It would not have sufficed for that man to have remained on his bed and have warm feelings about how Christ had healed him. Just as anyone who lies motionless for a long time will become weak and unable to rise up and walk on his own power, the same will be true of us spiritually if we try to rest content with simply believing ideas about God or having positive emotions about Him. If we are not gaining strength by actually serving Him faithfully, we will become paralyzed and unable to cooperate with our Lord’s gracious healing energies. Any spiritual health that we claim in that state will be a figment of our imagination.

The good news is that the Lord does not simply provide us with a set of rules to follow or services to perform. He makes us participants in Himself by grace. He unites us to Himself, raising us up with Him from slavery to sin and death to the great dignity of those who share in His eternal life. The Savior makes us members of His own Body, the Church. He is the Bridegroom and we are the Bride. He makes us radiant in holiness, like an iron left in the fire of the divine glory. That is how He heals us such that we have the strength to obey His command to get up from our bed of corruption and move forward in a blessed life of holiness.

Though we may not yet have the eyes to see it, this healing and strengthening of our humanity happens to this day through our life in the Church. In our reading from Acts [9:32–42], St. Peter heals a paralyzed man and commands him to get up. He even raises a woman from death. Peter did not do this by his own power or authority, but because the Lord was working through him. He said to the paralyzed man, “Jesus Christ heals you…” Throughout Acts, we read of how the Lord works through His Body, the Church, to enable people to participate personally in the new life of the resurrection that He shares with us by grace.

That is not, however, a life of merely having our names on a church membership roll or of calling ourselves Orthodox Christians. If our faithfulness extends only that far, we will become as weak as a person who remains immobile in bed and refuses to stand up and walk. We must not be like those poor souls waiting by the pool for someone else to move them into the healing water. On His own gracious initiative, Jesus Christ has given each of us the strength to overcome the paralysis of sin through His resurrection. He does not simply give us commands; He gives us Himself. And our life in His Body, the Church, is truly our participation in Him.

We receive His healing of our souls when we humbly repent of our sins in Confession. We are nourished for the life of the Kingdom by His Body and Blood in Holy Communion. When we offer our time, energy, and resources to support the ministries of the Church, we rise up from selfishness to participate in the abundant generosity of the Lord. When we stop thinking of ourselves as isolated individuals and instead as members of a Body with a common life in Christ, we will be able to love and serve one another in ways that will open us to His strength personally and collectively in powerful ways.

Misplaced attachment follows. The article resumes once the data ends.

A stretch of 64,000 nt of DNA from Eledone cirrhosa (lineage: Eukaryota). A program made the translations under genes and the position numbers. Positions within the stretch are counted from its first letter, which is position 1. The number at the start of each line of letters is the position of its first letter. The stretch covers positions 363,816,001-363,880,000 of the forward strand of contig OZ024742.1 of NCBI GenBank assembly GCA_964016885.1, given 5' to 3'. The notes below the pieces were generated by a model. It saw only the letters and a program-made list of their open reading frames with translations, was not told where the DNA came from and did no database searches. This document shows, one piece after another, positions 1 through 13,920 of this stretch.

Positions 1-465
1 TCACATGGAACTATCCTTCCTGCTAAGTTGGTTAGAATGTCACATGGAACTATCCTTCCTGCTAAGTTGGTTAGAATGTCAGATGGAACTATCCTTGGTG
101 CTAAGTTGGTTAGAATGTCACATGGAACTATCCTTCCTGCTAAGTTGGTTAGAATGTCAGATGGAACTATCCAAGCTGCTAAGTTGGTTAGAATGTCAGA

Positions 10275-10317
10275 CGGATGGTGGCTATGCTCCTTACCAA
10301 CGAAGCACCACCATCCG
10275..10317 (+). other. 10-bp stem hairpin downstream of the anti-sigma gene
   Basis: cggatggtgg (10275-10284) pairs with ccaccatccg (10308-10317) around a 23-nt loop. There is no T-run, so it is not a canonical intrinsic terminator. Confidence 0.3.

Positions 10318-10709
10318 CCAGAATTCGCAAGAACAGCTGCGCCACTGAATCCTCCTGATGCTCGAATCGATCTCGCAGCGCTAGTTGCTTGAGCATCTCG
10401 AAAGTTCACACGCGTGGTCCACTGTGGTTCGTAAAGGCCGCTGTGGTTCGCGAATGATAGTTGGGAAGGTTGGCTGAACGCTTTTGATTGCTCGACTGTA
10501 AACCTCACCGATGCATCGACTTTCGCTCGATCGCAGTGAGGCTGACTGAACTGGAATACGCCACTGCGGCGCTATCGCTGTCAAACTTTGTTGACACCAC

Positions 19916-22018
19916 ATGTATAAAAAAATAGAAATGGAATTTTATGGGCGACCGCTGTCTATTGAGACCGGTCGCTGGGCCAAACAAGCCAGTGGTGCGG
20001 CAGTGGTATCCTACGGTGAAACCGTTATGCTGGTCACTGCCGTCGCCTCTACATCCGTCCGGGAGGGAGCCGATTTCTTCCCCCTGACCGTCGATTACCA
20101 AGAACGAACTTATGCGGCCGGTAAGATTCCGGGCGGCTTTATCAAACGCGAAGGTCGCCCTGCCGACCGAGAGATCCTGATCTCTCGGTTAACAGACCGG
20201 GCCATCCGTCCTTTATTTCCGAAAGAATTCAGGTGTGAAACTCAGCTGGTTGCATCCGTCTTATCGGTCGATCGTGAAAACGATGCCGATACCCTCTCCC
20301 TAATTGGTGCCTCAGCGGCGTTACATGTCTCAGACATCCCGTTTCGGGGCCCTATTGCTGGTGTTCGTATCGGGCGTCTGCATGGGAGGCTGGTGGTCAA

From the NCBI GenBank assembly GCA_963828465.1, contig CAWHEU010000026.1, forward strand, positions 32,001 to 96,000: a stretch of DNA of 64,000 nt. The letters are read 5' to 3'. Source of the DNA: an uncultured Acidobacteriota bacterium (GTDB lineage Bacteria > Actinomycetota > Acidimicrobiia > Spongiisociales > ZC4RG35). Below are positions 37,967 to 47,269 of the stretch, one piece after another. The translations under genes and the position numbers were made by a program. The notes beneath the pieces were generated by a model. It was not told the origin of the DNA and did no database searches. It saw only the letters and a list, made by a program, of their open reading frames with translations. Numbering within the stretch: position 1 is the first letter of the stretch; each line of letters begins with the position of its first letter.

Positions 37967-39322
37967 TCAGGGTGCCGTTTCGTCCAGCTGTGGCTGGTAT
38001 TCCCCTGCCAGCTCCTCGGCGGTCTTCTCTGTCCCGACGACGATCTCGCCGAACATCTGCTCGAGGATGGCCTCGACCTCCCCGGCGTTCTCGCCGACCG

In the joy of the resurrection, we must learn to see that embracing our life together in Christ is an essential dimension of obeying His command to “Rise, take up your pallet, and walk.” He calls each of us to turn away from the paralyzing weakness of selfishness and laziness that would make whatever sins we have become comfortable with appear more important than serving Him in His Body, the Church, where the glory and power of the resurrection are fully present.

Think about that for a moment. Pascha is not an isolated event that happened long ago, but an entrance into the new day of the Kingdom of Heaven, which is fully open to us in the worship and common life of this parish. The Savior calls each of us, weakened and held back by the corruptions of sin, to get up and move forward in the blessed life for which He made us in His image and likeness. That is why He died and rose again, to raise us up with Him for a life of holiness, to restore us to the ancient dignity of Paradise.

May this season of Pascha be our entrance as a parish into the joy of the Kingdom. That will happen when we rise up, from whatever corruptions are holding us back, to a life of obedience in serving Him and one another in His Body, the Church. That is the only way to answer the question that He asks each of us today and every day: “Do you want to be healed?”

Christ is risen!


Reprinted with permission by the author: © 2012-2017 Fr. Philip LeMasters · All Rights Reserved.